3 April 1968
Memphis, Tennessee

In 500 Words: Christmas on Mars

Due to the abject grooviness of The Flaming Lips, Christmas on Mars is embedded below in its entirety, for your viewing pleasure:

Two men in pressurized suits decorate a Christmas tree in the harsh atmosphere of Mars. Moths flutter through a deteriorating space station. A man dressed as Santa dies a terrible death of his own infliction.

The Flaming Lips’ much-anticipated film debut is the first feature film I have found that fits the definitions put forth in my comments on the Cinema of Exultation: it incorporates low-fidelity visual effects, seemingly-unrehearsed dialogue, cheaply-constructed sets and costumes, occasional bursts of vivid color, and formal references to pop cultural phenomena. This is hardly surprising, judging from the group’s provenance. What is surprising is that the film is not only engaging and well-made, but also a fluent piece of cinema that I can best describe as Fellini plus Lynch plus Kubrick, divided by Santa Claus Conquers the Martians. Bradley Beesley’s 16mm cinematography is worth noting for its delicious, high-contrast black-and-white, punctuated by seizures of impossible color.

Director (and Flaming Lips front man) Wayne Coyne’s striking imagery makes it clear that Christmas on Mars is to be taken seriously. At the same time, Coyne’s inexperience is self-evident, with results both negative and positive. For instance, it’s hard to shake the sensation that Christmas was made for stoners—the narrative is weak, and it can’t hold a candle to the trippy visuals and score. However, Coyne’s unfamiliarity with dialogue direction and his decision to cast non-actors in lead roles ultimately pays off with some of the most naturally awkward conversations I’ve ever seen on film. Conversations are surreal affairs, and “real” directors forget this. Coyne, either by design or because he wasn’t paying attention, committed to film some scenes that would impress Stanislavski himself. Of course the lack of directorial experience is a double-edged blade, and there are plenty of examples of performance that falls flat.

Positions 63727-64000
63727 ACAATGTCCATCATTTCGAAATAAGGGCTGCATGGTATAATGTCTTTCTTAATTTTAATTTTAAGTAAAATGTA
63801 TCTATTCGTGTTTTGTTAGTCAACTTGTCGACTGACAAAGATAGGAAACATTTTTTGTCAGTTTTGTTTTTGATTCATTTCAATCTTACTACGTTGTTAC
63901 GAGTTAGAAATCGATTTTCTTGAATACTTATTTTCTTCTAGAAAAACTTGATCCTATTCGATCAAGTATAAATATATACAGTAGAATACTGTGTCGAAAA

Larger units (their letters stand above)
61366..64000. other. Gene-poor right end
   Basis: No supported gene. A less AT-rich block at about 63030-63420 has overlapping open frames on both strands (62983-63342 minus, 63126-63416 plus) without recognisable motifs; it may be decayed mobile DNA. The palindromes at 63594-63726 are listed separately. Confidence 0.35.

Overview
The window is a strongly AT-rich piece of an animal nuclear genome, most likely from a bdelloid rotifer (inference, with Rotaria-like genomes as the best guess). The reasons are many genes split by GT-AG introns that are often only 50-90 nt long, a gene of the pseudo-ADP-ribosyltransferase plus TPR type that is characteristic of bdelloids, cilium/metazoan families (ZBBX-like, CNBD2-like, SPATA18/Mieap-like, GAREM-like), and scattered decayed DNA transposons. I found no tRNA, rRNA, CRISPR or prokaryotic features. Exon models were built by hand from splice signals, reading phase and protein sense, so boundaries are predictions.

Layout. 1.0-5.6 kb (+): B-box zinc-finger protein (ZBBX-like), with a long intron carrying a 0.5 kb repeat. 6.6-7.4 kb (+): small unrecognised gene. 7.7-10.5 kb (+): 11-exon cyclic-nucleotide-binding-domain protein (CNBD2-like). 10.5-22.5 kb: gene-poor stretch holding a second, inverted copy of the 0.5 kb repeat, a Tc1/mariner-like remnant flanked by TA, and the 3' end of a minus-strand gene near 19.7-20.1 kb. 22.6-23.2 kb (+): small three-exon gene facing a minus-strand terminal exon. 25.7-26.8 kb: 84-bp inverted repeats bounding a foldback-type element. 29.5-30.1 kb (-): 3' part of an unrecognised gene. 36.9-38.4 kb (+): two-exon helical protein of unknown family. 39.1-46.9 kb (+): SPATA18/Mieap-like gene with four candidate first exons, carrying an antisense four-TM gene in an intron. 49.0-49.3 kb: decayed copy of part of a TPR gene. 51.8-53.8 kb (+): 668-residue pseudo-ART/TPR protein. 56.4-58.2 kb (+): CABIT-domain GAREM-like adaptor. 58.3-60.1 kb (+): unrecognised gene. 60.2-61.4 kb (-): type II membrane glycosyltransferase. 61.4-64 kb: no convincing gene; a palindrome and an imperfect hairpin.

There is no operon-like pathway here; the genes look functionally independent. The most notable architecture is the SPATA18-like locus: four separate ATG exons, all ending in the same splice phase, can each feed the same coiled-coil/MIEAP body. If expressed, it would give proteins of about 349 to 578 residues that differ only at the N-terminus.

On the topic of performance, Steven Drozd’s acting is beautifully personal and reminds me of how Hamlet might behave if he were sent to live in a colony on Mars. Adam Goldberg’s brief appearance as Dr. Scott Zero is stunning.

Christmas on Mars is far from perfect. When you play in the realm of the art house, especially as cavalierly as Coyne does with Christmas, you have to be prepared to be dinged by critics. The ending is an anticlimax that can’t match the intensity and genius of the first thirty minutes. Christmas has an obsession with references to female genitalia that, although not entirely out of place, could have been greatly minimized. A lot of what should be subtle metaphor is instead trite and distasteful pseudo-intellectual navel-gazing. Christmas is at its best when at its most visceral. The gaping mouth of a dead Santa Claus requires no interpretation.

As a freshman effort, this film is nothing short of astounding. It holds value as a piece of Flaming Lips ephemera, but it could just as easily be a piece of cinematic history.

Dear Wayne,

Please make another one.

[rate 3.5]